IHME carbon neutral in 2020 – New goals for calculation
IHME’s carbon-footprint calculation for 2020 is finished. Its emissions corresponded to those of an average Finn for half a year, and the biggest single source was heating. Emissions amounted to 4.2 tonnes and were offset almost twice over. Thus, IHME’s net emissions for 2020 are zero, making it carbon-neutral.
“At IHME we want to act in a sustainable way, so that we can carry on for the next ten or even 100 years. It is great to say that we have already reached our carbon neutrality target. The corona restrictions made it more difficult to carry out our activities, but easier to achieve the goal. The travel restrictions forced a quicker adoption of new working methods on the path to sustainability”, says Executive Director Paula Toppila.
“Since we are aiming for carbon neutrality, it is essential to know where emissions come from and what it makes sense to do about them,” adds IHME’s Eco-Coordinator Saara Korpela. IHME overcompensates for its emissions, since offsetting involves some uncertainty, and many factors are left out of the carbon-footprint calculation.
IHME’s emissions 4.2 tonnes
At IHME 2020 was an exception, since its main production – a work by an internationally renowned artist – was postponed until 2021 due to corona pandemics.
In 2020, IHME’s emissions were 4240 kg CO2e. The biggest sources of emissions were energy (47%) and travel (32%). Of emissions from energy consumption 70% were caused by heating, the rest by electricity consumption. Even though corona measures restricted flying in particular, flights generated 90% of travel emissions. Of IHME’s total emissions only 4% came from purchases/purchased goods and services, and 1% from waste management.
Office heating a big source of emissions, events a small one
IHME’s operations generate the following emissions:
- Basic operations (70% office, 30% management) – 4006 kg
- The Night of Science – 10 kg
- Film screening in partnership with the Academy of Moving People and Images – 34 kg
- Listening Through the Dead Zones kick-off event – 174 kg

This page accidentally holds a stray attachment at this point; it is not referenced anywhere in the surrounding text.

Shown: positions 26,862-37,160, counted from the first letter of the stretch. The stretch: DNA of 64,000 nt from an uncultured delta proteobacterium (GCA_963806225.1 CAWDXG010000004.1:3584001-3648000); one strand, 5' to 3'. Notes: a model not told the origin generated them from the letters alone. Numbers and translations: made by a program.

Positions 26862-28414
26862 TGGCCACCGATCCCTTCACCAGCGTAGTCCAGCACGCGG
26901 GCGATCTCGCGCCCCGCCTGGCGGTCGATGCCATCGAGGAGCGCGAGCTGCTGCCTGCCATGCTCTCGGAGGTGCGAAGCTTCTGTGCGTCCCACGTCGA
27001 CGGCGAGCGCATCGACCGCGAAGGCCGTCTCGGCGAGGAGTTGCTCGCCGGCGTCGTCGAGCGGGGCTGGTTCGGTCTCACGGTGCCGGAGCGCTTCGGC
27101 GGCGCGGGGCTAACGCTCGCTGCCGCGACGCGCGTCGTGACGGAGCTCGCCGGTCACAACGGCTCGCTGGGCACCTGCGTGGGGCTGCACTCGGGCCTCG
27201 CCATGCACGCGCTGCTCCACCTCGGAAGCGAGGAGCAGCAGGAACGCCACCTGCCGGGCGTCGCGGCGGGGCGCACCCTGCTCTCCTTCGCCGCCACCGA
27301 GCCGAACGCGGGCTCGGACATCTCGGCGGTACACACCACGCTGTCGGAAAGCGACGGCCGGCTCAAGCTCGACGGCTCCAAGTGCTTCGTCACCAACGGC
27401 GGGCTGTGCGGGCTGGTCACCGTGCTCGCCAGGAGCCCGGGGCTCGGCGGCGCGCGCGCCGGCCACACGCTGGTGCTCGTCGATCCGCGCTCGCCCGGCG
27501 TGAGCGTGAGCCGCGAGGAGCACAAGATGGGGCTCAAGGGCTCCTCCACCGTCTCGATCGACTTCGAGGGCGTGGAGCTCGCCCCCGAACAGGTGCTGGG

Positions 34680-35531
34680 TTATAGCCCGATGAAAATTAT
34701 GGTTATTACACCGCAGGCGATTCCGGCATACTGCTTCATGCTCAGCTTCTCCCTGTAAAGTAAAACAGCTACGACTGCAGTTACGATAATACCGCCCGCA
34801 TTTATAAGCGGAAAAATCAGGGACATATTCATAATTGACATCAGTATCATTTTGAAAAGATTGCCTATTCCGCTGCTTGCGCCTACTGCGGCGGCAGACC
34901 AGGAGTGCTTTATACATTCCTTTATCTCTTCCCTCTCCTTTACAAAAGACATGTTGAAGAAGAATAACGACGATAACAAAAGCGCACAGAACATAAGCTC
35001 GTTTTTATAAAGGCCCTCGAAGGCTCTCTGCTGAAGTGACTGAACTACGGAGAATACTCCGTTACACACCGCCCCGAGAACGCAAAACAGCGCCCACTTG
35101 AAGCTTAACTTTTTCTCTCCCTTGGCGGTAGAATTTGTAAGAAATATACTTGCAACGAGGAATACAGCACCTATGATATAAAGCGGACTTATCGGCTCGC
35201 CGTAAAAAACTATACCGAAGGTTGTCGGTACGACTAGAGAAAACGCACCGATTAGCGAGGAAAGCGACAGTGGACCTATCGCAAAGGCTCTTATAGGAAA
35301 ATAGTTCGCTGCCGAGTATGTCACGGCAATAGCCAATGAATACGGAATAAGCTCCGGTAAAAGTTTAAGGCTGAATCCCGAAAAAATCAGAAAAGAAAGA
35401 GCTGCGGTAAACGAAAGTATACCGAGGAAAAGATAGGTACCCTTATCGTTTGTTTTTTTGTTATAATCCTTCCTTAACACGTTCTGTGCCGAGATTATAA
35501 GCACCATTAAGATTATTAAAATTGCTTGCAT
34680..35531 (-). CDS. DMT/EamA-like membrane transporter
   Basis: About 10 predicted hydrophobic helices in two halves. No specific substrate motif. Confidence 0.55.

- Ecoseminar “Environmental crisis – from words to deeds in the field of art” – 62 kg, of which IHME’s share 16 kg* (details below)
First minimize emissions, then offset them
IHME’s operations have been carefully planned with an eye to environmental concerns. Besides production factors, in 2020, IHME also began focussing attention on its own energy consumption. Conventional electricity was replaced by wind power at the office space. We are trying to switch from district heating to renewable waste heat during 2021. In 2020, corona measures helped reduce travel emissions, and active use of remote meetings will continue in 2021.
IHME’s emissions have been compensated for by investing via the company Ilmastoapu in a Gold Standard Verified Emission Reduction project.
Digital carbon footprint
There is limited reliable data on digital carbon footprints, and they are not yet taken into account by carbon-footprint calculators. This involves lots of variables that are not under the user’s control, or even visible. For example, server-room cooling takes a lot of electricity, and the way it is produced has a major effect on emissions. While there has been some research on emissions from live video streaming and video conferencing, for example, there has been virtually no mention of the carbon footprint of digital marketing on social media.
According to recent research, because of the various options, the carbon footprint of a remote meeting can range from 150–1000 g CO2e/hour. That is considerably more than the estimate of the carbon footprint from live streaming, at 43,2 g CO2e/hour.
This is still a significant source of emissions. Calculated using the new coefficient, the carbon footprint from streaming the Ecoseminar was about 190–1280 kg. Since four bodies arranged the seminar*, IHME’s share of the emissions is a quarter, 48–320 kg. It is obvious that the biggest source of emissions from a Zoom seminar is Zoom itself, but that data will not be revealed by simply by filling in fields in the calculator.
Implementation using the Hiilifiksu järjestö project’s calculator
IHME’s carbon footprint was calculated by Eco-Coordinator Saara Korpela using the calculator created by the Hiilifiksu järjestö (carbon-smart organization) project. This calculator was chosen particularly because it is easy for anyone to start using it, and it is a free and based on Excel.
The calculator is divided into sub-areas: energy, transport, purchases, waste and services. It also uses the latest data on the climate impacts of flying and food.
Environmental work continues – next: an environmental management system
IHME’s environmental work continues. This year, IHME is setting up an EcoCompass environmental management system (EMS) and seeking external certification of its environmental work.
Further information: Eco-Coordinator Saara Korpela, firstname.lastname@example.org.
More about the carbon footprint calculation in Ecoblog.